This issue, at long last, supplies
an acceptable performance of the Dvořák concerto to du
Pré's commercial discography. In every respect, this 1969 concert
aircheck outclasses her EMI studio recording with Barenboim
and the Chicago Symphony. The latter has had various CD incarnations:
562 8032, as credited in the booklet, and, Stateside, CDC 47614
and 7243-5-62805, no doubt among others.
The Chicago sessions found du Pré
- perhaps already limited by the encroaching symptoms of multiple
sclerosis - in dire technical shape, employing a variety of
cosmetic swoops and slides to mask an increasingly inaccurate
aim. Here, her control is far more consistent, the notes speaking
dead center, with just the occasional romantic portamento
to warm up the lyric lines. Interpretatively, she plays this
one pretty straight, save for a pronounced slowdown for the
Finale's second subject. As always, she fills out the
musical phrases with a big, heartfelt tone.
The studio version was also hobbled
by the peculiarly inept conducting of Daniel Barenboim, who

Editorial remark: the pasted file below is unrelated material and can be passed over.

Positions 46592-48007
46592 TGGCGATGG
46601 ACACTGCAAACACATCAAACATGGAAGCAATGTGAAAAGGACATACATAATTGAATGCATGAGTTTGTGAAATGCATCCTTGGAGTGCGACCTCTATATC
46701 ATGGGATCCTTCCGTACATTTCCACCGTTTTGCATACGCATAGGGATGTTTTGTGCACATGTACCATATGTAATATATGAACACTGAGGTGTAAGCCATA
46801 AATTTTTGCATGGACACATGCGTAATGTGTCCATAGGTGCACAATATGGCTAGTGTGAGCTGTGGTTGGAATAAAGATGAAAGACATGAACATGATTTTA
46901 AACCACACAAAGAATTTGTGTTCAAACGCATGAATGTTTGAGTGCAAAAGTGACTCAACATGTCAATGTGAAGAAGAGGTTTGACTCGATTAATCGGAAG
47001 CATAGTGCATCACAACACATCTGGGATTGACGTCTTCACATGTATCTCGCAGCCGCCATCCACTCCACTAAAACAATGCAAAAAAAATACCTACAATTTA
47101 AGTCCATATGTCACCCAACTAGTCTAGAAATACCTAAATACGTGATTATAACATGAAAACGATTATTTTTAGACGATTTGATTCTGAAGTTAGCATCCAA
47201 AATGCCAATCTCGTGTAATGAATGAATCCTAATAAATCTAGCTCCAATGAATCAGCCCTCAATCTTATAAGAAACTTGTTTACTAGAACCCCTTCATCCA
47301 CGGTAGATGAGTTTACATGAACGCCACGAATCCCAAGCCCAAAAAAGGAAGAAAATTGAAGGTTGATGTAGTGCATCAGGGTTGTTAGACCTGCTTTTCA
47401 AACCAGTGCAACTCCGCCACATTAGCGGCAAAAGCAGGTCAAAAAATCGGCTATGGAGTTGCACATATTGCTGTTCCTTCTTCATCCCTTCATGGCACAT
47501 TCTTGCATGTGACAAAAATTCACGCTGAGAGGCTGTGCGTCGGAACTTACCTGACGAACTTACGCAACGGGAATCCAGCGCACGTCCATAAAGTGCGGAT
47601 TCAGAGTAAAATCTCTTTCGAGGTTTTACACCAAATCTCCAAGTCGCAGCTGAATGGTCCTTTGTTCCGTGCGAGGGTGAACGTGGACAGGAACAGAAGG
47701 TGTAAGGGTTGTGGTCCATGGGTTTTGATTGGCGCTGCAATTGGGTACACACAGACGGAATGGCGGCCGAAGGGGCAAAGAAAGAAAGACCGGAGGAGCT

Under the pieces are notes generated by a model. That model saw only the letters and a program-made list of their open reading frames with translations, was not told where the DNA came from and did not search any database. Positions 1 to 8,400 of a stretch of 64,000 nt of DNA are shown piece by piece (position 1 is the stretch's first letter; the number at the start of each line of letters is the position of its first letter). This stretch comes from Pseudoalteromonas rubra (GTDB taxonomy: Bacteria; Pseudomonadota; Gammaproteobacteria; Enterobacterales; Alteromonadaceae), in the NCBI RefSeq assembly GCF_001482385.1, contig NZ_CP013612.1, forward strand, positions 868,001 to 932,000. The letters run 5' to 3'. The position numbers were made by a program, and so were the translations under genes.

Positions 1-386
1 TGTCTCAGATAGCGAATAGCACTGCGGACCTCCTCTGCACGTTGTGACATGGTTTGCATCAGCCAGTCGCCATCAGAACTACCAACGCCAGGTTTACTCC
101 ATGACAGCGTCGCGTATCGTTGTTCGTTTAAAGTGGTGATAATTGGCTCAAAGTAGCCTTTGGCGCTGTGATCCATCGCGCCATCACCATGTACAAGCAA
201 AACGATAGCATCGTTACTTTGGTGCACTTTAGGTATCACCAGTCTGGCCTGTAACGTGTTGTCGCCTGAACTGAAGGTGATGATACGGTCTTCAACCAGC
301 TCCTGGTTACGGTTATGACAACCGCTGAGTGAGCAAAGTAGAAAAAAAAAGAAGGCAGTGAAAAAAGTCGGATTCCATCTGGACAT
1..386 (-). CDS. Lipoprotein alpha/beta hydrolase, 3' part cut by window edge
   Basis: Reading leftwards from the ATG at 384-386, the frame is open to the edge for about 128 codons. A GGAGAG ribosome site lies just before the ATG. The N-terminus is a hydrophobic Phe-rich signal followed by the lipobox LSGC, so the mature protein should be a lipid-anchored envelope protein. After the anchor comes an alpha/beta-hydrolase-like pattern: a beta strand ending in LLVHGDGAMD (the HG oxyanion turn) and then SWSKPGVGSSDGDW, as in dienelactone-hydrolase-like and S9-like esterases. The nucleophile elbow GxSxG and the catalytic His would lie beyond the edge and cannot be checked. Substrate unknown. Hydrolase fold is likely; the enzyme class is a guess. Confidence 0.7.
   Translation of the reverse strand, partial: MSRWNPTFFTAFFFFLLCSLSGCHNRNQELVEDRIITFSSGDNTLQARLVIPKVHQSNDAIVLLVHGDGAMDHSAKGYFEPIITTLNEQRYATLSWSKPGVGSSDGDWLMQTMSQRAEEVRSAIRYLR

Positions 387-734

failed to organize the sound of one of the world's great orchestras
into auditory coherence. Here, Sir Charles Groves draws the
principal themes and counter-themes in sharp focus within the
textures, eliciting an airy transparency from the woodwinds
very much in the Bohemian spirit. At times, one wishes for more
affectionate phrasing - the magical harmonic shift at 1:48 of
the first movement, to take one example, passes by essentially
unnoticed - but Groves's well-ordered leadership is never less
than professionally competent.
As for the engineering, EMI squanders
the potential advantage of its multitrack setup by a forward
balance of the 'cello, exaggerated to the point of obscuring
the orchestral backup. The BBC's clean, relatively ungimmicked
stereo sound makes a superior impression, simply because everything
can be heard clearly. In fact, the clarinet's clear, soaring
line in the Finale's second subject is if anything too
prominent, drawing focus from the ’cello.
Ibert's brief concerto doesn't
aspire beyond makeweight status. The thematic quotes in its
central Romance are the sort of musical humour that doesn't
wear well. Otherwise, the music is cheerful and insouciant -
Ibert as the faux-Poulenc, casually enjoyable. The booklet
note identifies Michael Krein as a "light-music composer
and arranger, conductor and expert saxophonist"; "his"
wind orchestra, made up of London freelance players, play with
character and polish. The monaural sound here is comparatively
opaque, but gets the idea across.
Stephen Francis Vasta